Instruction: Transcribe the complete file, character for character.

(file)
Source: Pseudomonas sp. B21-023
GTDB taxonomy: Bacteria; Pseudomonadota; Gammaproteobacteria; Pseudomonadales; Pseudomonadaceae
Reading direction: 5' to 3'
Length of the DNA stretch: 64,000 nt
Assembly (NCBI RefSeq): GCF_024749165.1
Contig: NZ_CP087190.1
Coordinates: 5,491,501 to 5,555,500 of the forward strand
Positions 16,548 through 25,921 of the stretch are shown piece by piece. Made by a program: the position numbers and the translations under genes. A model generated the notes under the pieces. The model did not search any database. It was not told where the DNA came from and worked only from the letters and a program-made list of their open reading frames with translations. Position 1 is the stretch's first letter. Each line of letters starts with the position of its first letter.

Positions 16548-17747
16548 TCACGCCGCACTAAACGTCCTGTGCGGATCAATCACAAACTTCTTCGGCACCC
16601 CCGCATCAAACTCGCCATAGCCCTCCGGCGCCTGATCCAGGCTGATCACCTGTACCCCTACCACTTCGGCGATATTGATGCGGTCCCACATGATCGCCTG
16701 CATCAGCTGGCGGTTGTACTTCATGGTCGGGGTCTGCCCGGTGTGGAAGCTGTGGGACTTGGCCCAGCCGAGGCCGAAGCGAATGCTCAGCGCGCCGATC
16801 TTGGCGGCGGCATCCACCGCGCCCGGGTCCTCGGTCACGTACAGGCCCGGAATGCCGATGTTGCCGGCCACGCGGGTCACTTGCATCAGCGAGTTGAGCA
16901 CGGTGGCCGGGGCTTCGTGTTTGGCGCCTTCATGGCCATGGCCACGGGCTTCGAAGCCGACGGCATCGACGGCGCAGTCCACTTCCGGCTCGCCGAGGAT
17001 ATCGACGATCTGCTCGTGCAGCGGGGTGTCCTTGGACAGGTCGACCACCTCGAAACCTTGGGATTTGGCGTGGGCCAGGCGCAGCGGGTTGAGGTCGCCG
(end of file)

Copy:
Source: Pseudomonas sp. B21-023
GTDB taxonomy: Bacteria; Pseudomonadota; Gammaproteobacteria; Pseudomonadales; Pseudomonadaceae
Reading direction: 5' to 3'
Length of the DNA stretch: 64,000 nt
Assembly (NCBI RefSeq): GCF_024749165.1
Contig: NZ_CP087190.1
Coordinates: 5,491,501 to 5,555,500 of the forward strand
Positions 16,548 through 25,921 of the stretch are shown piece by piece. Made by a program: the position numbers and the translations under genes. A model generated the notes under the pieces. The model did not search any database. It was not told where the DNA came from and worked only from the letters and a program-made list of their open reading frames with translations. Position 1 is the stretch's first letter. Each line of letters starts with the position of its first letter.

Positions 16548-17747
16548 TCACGCCGCACTAAACGTCCTGTGCGGATCAATCACAAACTTCTTCGGCACCC
16601 CCGCATCAAACTCGCCATAGCCCTCCGGCGCCTGATCCAGGCTGATCACCTGTACCCCTACCACTTCGGCGATATTGATGCGGTCCCACATGATCGCCTG
16701 CATCAGCTGGCGGTTGTACTTCATGGTCGGGGTCTGCCCGGTGTGGAAGCTGTGGGACTTGGCCCAGCCGAGGCCGAAGCGAATGCTCAGCGCGCCGATC
16801 TTGGCGGCGGCATCCACCGCGCCCGGGTCCTCGGTCACGTACAGGCCCGGAATGCCGATGTTGCCGGCCACGCGGGTCACTTGCATCAGCGAGTTGAGCA
16901 CGGTGGCCGGGGCTTCGTGTTTGGCGCCTTCATGGCCATGGCCACGGGCTTCGAAGCCGACGGCATCGACGGCGCAGTCCACTTCCGGCTCGCCGAGGAT
17001 ATCGACGATCTGCTCGTGCAGCGGGGTGTCCTTGGACAGGTCGACCACCTCGAAACCTTGGGATTTGGCGTGGGCCAGGCGCAGCGGGTTGAGGTCGCCG